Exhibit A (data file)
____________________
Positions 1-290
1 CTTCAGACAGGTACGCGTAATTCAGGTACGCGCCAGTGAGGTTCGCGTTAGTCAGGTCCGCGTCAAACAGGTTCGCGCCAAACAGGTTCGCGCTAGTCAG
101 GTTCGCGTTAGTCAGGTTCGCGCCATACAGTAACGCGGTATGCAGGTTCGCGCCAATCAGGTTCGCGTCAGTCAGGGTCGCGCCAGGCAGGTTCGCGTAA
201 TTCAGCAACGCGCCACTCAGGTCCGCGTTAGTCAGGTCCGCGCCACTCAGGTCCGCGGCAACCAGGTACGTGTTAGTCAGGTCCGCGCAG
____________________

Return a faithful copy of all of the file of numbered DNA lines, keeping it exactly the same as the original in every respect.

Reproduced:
Positions 1-290
1 CTTCAGACAGGTACGCGTAATTCAGGTACGCGCCAGTGAGGTTCGCGTTAGTCAGGTCCGCGTCAAACAGGTTCGCGCCAAACAGGTTCGCGCTAGTCAG
101 GTTCGCGTTAGTCAGGTTCGCGCCATACAGTAACGCGGTATGCAGGTTCGCGCCAATCAGGTTCGCGTCAGTCAGGGTCGCGCCAGGCAGGTTCGCGTAA
201 TTCAGCAACGCGCCACTCAGGTCCGCGTTAGTCAGGTCCGCGCCACTCAGGTCCGCGGCAACCAGGTACGTGTTAGTCAGGTCCGCGCAG